the answer is yes, but it doesn’t really slow down on modern hardware until you have over a thousand things in your library. so at 100 stacks, don’t worry – you’ve got plenty of breathing room.
the slowness you’ll see is a delay on startup. stacks does a brief look through your library to see what’s there. with a thousand items in the library that brief look starts to take a noticeable amount of time.
but there are two things that really slow down performance:
- many large images on a page.
- many stacks on a page.
when you have many large images there is not much way around it – at some point RapidWeaver or Stacks or WebKit will have to load these images from somewhere and display them on your screen. Depending on how large they are, how numerous they are, and where they’re located (on the page, in the project, or warehoused on the 'net) it can take more or less time.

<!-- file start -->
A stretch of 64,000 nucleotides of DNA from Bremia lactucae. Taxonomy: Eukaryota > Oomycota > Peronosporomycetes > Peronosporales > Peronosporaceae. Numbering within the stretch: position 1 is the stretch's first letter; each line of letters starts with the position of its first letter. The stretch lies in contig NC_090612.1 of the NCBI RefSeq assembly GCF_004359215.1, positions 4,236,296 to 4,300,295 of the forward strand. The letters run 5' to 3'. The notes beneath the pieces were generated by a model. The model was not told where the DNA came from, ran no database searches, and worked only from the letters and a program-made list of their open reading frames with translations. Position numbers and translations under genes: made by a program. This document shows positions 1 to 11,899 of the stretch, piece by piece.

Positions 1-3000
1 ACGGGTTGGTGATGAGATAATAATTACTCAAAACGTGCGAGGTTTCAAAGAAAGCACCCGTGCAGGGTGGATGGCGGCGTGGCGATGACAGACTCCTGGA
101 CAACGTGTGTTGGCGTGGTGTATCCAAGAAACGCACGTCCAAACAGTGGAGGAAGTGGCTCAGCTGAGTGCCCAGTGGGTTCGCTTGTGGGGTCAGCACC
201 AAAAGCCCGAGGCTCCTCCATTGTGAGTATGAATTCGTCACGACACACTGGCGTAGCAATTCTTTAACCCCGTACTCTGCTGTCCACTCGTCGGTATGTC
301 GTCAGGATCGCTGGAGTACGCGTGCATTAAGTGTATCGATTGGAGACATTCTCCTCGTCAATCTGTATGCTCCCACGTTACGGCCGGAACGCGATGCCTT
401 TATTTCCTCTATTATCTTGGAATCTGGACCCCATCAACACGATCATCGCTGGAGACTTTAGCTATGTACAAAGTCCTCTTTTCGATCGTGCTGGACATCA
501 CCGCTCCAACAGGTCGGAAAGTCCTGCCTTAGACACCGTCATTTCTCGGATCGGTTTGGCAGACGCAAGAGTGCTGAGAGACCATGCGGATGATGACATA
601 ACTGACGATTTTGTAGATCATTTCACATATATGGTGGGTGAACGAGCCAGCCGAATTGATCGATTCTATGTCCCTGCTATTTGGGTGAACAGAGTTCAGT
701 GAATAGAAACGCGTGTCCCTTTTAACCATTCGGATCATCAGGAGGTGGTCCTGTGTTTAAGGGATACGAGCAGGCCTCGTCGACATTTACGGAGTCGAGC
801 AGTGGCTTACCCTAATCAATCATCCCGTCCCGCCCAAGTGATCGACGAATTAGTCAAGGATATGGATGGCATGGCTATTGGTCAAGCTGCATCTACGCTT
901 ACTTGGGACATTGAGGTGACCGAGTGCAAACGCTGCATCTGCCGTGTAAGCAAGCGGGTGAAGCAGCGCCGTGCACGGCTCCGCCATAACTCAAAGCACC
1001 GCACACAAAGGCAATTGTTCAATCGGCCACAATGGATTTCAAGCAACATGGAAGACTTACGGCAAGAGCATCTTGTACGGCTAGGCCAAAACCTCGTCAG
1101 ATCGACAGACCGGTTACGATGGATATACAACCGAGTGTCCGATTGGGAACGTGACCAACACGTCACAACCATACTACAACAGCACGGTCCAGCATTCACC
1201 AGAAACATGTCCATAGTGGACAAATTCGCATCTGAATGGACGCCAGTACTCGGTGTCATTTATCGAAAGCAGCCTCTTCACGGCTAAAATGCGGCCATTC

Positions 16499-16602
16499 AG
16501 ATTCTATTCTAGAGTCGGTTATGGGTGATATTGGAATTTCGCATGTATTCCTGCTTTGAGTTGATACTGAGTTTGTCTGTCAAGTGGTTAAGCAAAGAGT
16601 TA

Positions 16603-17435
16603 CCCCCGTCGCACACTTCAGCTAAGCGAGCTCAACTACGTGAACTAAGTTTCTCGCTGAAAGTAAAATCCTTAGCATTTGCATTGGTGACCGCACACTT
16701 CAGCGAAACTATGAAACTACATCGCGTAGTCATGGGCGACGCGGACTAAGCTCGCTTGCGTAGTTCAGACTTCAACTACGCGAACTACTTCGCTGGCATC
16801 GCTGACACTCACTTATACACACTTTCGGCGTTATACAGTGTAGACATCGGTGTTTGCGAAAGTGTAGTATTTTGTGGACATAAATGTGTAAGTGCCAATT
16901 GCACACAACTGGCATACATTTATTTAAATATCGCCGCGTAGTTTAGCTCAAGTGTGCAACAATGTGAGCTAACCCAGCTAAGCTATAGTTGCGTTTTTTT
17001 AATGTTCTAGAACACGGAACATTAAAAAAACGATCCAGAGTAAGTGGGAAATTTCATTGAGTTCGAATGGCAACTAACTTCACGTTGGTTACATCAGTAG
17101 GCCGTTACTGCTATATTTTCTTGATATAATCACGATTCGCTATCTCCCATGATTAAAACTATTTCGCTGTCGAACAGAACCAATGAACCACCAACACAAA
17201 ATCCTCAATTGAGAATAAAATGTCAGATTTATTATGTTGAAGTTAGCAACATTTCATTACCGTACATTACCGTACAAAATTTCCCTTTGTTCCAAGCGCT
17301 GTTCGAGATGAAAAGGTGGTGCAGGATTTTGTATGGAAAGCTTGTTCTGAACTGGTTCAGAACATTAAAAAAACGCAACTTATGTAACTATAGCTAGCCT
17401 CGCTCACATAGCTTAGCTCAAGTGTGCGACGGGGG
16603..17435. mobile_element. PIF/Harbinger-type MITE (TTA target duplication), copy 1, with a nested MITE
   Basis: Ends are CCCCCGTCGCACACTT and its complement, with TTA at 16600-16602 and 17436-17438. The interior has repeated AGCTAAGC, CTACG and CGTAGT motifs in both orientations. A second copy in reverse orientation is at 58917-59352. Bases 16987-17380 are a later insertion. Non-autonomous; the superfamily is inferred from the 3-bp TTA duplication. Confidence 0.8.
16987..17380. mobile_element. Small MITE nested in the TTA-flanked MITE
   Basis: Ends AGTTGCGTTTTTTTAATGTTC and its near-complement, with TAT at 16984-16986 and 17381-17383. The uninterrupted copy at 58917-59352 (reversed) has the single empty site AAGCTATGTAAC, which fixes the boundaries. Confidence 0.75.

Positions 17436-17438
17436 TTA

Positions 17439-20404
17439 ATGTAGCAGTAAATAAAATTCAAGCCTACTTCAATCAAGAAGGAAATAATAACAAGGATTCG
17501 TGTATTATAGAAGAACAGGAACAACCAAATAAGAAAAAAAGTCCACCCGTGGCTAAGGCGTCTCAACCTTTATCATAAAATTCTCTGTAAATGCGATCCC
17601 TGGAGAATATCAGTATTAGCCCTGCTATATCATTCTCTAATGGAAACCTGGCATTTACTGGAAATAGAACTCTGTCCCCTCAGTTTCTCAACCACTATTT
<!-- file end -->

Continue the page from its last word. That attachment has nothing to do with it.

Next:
the best thing you can do, when planning a large project, is make a plan in advance for how you will handle the images. if you have hundreds of images, let a service like google images or flickr handle it. if you have dozens, then perhaps at least process your images and scale them for your site first. dropping huge 50 10+MegaPixel images into stacks and rapidweaver is just asking for trouble.
it takes quite a few stacks on a page before stacks will start to slow down from the sheer number, but i do see projects like this regularly. they usually take the form of a “single page site” – one where many pages worth of info are strung together to create long scrollable pages.
if you plan to build pages like this i’d recommend – again – making a plan on how you’ll handle that early.
consider designing long pages like this modularly. if the single page will be 5 screens long, perhaps:
- design it as 5 pages.
- create a partial of each page.
- setup these pages not to publish.
- create a final page that simply combines the 5 partials.
this way you can edit and maintain the site as if it were many pages – but after editing the final long page is always kept updated with all the changes. the giant page will be made a bit faster by subdividing it with partials – but it really doesn’t matter, since you shouldn’t need to interact with that page much at all.